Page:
Other specs are netbook-level: 320GB Sata hard drive, 10/100Mb/s Ethernet, three USB ports, one of which will power connected devices even when the laptop's off, and VGA. The Wi-Fi is 802.11n, but that's common on netbooks now, as is Bluetooth, though here it's version 3.0, ready for suitable peripherals - I haven't got any, have you? The SD card slot is SDXC-compatible which is good.
HDMI output included
But back to the CPU. Samsung has departed from the norm and chosen AMD's Athlon II Neo K125, a single-core part with 1MB of cache and a 1.7GHz clock speed.
You'll see from the PCMark Vantage numbers what impact this has on benchmark figures, but from a user's perspective, let me say it's a dog. There's nothing inherently wrong with the CPU, but if you've used a dual-core chip, or even an Atom with Intel's HyperThreading on board that makes it look and work a bit like a two-core processor, you will feel the lag.
If you're doing one thing, you'll be fine. But attempt to perform tasks in parallel and you'll quickly notice a lack of response. After a few moments, that window you opened or app you double-clicked upon will appear, but do you really want the wait?
Next page: Benchmark Results
"pouring over reviews online"
What precisely were you "pouring" over them, or don't I want to know?
Or for about the same price...
... you could get the Thinkpad X100e (model NTS5EUK), which has a dual-core AMD processor and comes with an internal 3G modem card, and has a quality keyboard and choice of pointing devices. It looks remarkably similar in layout to the Samsung. But you lose the HDMI port, and the battery life is worse (maybe 2-3 hours tops).
Massive Bezel, Tiny keyboard.
Either the massive bezel has made it bigger than it needs to be, or the keyboard is undersized. But whichever - this is an unoptimal setup and something like the Acer 1551, if it ever becomes available in the UK is a far better bet.
athlon ii neo
I wish you'd gotten a neo review out sooner! After much agonizing (and pouring over reviews online) I just bought an Acer Aspire One with the same processor as this samsung.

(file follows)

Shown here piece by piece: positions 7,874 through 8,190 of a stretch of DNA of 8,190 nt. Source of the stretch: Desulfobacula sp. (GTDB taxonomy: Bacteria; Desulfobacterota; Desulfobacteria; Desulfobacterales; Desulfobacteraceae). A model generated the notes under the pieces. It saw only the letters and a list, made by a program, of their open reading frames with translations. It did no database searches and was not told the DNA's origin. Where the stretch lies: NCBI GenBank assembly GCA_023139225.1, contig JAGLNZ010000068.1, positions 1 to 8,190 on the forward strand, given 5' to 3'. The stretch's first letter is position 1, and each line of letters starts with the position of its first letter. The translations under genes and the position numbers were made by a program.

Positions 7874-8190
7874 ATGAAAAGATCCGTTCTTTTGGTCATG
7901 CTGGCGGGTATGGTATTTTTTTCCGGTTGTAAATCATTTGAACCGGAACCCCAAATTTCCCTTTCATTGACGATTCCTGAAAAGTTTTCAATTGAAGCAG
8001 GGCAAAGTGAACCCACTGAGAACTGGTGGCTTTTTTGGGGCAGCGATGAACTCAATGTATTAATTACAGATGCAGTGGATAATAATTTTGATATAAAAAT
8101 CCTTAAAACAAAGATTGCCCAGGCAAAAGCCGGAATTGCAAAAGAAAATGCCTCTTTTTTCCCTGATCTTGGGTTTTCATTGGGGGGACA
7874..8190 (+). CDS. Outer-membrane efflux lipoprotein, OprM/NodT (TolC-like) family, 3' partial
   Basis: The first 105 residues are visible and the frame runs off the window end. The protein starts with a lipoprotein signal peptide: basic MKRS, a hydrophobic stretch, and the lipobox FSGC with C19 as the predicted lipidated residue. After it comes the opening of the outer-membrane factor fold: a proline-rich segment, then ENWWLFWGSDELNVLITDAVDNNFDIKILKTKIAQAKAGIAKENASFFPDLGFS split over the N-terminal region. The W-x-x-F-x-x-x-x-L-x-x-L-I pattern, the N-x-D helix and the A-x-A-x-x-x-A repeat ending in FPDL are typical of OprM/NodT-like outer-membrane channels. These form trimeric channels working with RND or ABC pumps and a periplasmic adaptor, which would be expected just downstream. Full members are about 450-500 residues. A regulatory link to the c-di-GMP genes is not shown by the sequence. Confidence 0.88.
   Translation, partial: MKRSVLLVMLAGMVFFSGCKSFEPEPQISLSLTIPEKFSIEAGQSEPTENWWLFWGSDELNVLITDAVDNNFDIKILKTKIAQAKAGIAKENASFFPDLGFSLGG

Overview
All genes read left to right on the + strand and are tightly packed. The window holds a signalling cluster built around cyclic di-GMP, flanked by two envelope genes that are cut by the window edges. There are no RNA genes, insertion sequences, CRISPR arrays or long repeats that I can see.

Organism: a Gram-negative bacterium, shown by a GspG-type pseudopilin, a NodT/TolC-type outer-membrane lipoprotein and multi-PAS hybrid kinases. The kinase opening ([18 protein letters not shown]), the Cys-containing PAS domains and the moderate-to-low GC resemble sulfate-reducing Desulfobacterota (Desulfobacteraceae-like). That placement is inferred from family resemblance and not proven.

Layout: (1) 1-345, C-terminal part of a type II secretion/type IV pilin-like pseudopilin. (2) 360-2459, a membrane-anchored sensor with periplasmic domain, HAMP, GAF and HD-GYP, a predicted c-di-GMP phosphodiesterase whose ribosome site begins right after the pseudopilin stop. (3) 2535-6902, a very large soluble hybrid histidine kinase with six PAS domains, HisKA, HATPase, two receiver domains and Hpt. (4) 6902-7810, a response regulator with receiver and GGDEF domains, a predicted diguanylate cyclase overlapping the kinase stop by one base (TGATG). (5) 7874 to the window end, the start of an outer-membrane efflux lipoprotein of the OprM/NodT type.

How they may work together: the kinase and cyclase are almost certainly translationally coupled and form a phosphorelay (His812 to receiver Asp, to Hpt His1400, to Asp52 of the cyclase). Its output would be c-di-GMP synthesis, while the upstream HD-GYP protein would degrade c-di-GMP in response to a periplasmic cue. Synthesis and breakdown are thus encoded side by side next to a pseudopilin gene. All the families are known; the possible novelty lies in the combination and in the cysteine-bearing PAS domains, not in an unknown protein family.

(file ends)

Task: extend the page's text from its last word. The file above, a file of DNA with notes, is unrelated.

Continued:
On windows it was a DOG, and booting was a chore. I only dealt with that for about five minutes before I slapped ubuntu on there. Normal ubuntu froze on boot, but xubuntu installed fine for me, and it's quite zippy. Booting probably takes around twenty seconds and applications start quickly enough, though you're right in that it's not very good at multitasking. I didn't really buy it for that, though, the most multitasking I'll be doing is listening to music while writing, so it's OK. The video card rocks, though, and can handle anything I throw at it (some fancy compiz effect, mainly, and the occasional game) without problems.
My main question, then, is how does this compare to a single core intel atom processor? That really seems more like the appropriate competitor than a dual core notebook processor.
I find your experience interesting. It is sad to find there are response issues at the level of the user interface.
I wonder could it be the bloat that Samsung loaded the machine with. Ie antivirus software (some as you know are real cpu hogs) and god knows what else.
I can't imagine that much of a slowdown due to a CPU issue solely. My 600 Mhz PIII (1 threaded!) with 512 megs of ram runs xp fine.
If I had that machine, I'd decruft it just to see if it made any difference.